The Supply Chain Act will come into force in Germany on 01.01.2023. Many companies will have to make adjustments in the area of risk management and supply chain auditing. The discussion focuses in particular on industrial companies, whose supply chains are often global due to globalization. But the financial sector is also more affected than many think.
Credit institutions are affected by the Supply Chain Act in four different roles:
- Banks as buyers of services
- Banks as lenders and investors
- Banks as part of the supply chain
- Banks as investment advisors
1. banks as purchasers of services
Banks also make use of services from Germany and abroad. One example of this is individual software products used by banks, which are often no longer developed by the bank's IT departments. Development often takes place offshore, for example in India or Eastern Europe, by outsourcing providers. Here, for example, it will be necessary to examine intensively what conditions prevail at the operating sites and what other services are used. The question also arises as to whether the purchased service provider uses other subcontractors.
2. banks as lenders and investors
In addition, banks and financial service providers will have to deal with the law for reputational reasons. If borrowers or customers of the bank, as well as companies in which the bank has invested, violate the Supply Chain Act, this also means non-compliance with the ESG criteria. The ESG criteria define the requirements that a financial product or financing must meet in order to be considered sustainable and socially responsible. When borrowers of the bank or companies in which the bank has invested become conspicuous for violations of the Supply Chain Act, non-compliance with sustainability requirements becomes apparent. A bank that comes to light in connection with questionable investments must justify itself to its investors and investors. This results in massive damage to the bank's image.
Companies, industries and regions where compliance with the Supply Chain Act appears to be at risk must therefore receive a risk premium.
3. banks as part of the supply chain
In some cases, credit institutions finance an entire production process. The Supply Chain Act changes their due diligence obligations in such a case.
When granting a large loan, which concerns the production as well as the procurement of individual components, the bank's due diligence obligations are extended. The loan is accompanied by special control and information possibilities. Here, the due diligence obligations also apply to the company at the end of the supply chain, since indirect influence exists. The bank must therefore deal with the entire supply chain.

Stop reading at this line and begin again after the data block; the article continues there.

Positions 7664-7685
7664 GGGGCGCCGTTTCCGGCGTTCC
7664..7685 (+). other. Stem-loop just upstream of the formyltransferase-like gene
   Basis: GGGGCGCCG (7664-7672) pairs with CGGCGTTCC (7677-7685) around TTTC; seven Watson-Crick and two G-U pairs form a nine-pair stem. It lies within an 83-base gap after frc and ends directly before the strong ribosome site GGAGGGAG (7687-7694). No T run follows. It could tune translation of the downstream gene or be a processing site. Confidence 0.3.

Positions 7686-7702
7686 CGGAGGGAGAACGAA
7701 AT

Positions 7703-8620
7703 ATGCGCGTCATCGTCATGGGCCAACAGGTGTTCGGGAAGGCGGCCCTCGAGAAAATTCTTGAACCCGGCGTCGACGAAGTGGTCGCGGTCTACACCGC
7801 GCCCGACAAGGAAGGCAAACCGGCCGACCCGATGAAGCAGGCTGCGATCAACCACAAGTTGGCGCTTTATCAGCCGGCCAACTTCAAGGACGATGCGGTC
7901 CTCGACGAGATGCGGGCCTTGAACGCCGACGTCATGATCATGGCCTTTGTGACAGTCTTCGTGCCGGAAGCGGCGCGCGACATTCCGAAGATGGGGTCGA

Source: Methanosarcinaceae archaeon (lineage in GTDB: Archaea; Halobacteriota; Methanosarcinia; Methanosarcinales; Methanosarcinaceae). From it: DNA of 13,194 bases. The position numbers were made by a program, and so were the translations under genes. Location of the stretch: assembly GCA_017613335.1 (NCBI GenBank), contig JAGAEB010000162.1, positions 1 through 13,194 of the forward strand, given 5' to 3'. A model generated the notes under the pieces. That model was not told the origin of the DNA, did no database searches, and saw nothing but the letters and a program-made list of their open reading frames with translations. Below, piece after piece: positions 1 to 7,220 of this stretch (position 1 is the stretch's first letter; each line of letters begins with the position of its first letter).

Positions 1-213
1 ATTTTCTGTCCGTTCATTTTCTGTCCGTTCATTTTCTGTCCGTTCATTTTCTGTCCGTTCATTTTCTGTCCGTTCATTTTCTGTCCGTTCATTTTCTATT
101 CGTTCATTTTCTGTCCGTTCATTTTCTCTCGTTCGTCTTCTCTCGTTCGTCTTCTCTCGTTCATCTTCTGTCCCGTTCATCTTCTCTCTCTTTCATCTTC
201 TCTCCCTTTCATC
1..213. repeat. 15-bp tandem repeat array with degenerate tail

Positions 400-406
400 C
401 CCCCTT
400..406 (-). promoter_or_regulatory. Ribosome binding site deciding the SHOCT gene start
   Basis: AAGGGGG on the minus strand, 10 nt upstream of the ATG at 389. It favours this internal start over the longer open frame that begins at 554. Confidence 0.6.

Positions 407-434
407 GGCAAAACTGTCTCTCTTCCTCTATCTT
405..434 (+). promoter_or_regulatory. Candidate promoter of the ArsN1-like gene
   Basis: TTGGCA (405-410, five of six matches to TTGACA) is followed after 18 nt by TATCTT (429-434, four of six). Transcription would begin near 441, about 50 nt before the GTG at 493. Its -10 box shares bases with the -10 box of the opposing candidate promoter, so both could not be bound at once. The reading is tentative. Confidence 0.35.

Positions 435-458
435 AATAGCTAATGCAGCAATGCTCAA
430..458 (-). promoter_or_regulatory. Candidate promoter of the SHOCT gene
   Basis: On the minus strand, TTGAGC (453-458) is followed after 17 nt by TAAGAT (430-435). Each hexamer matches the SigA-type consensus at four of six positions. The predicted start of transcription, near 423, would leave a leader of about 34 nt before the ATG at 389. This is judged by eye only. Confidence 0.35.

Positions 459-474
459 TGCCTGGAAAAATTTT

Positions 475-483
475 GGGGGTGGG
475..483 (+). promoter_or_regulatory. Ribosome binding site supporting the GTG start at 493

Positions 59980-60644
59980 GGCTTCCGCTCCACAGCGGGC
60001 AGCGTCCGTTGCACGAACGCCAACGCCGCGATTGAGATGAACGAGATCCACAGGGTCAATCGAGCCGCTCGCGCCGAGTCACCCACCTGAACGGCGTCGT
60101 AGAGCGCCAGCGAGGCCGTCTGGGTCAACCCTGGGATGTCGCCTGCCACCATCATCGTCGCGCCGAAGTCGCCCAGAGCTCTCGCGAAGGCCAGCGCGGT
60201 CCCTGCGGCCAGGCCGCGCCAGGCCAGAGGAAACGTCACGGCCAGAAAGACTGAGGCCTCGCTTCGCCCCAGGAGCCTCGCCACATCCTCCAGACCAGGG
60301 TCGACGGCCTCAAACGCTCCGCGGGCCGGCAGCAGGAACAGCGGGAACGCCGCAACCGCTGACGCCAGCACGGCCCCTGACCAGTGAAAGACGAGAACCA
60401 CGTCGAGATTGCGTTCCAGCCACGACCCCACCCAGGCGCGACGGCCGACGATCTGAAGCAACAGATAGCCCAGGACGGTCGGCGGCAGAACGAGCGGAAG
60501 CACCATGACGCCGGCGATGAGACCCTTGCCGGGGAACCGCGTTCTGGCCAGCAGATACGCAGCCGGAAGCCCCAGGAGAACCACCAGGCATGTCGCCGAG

In the case of loans, a credit institution will therefore have to consider factors that go beyond the purely balance sheet-related key figures. For example, the suppliers with whom a business partner works and where they are located will also be relevant. In addition, from the perspective of the institution, it will be necessary to check whether a potential borrower has fulfilled its obligations as defined by law. Since banks are regulated and regularly audited, it is imperative for them to document this internal process in a comprehensible manner.
4. banks as investment advisors
Another task of a bank is to advise its customers on investments. In doing so, it is obliged to tailor its recommendations to the risk profiles of its customers. They can choose from purely value-preserving to speculative investments.
In the future, banks will also have to pay more attention to the preferences of their customers with regard to the Supply Chain Act. A large proportion of investors attach importance to funds being invested sustainably and in terms of respect for human rights.
In future, therefore, banks will also have to take account of risks arising from the Supply Chain Act in their advisory services.
Financial services providers will be instrumental in implementing the Supply Chain Act
Overall, financial service providers will be affected by the law in a wide variety of ways. In order neither to have to pay fines nor to worsen their own reputation, it is important that banks deal with the law and their points of contact at an early stage and in detail. Clear processes for auditing suppliers should be defined and an objective assessment of customers should take place.
Overall, credit institutions are affected by the Supply Chain Act much more intensively than has been publicly perceived to date. Corresponding adjustments to banking processes are imperative.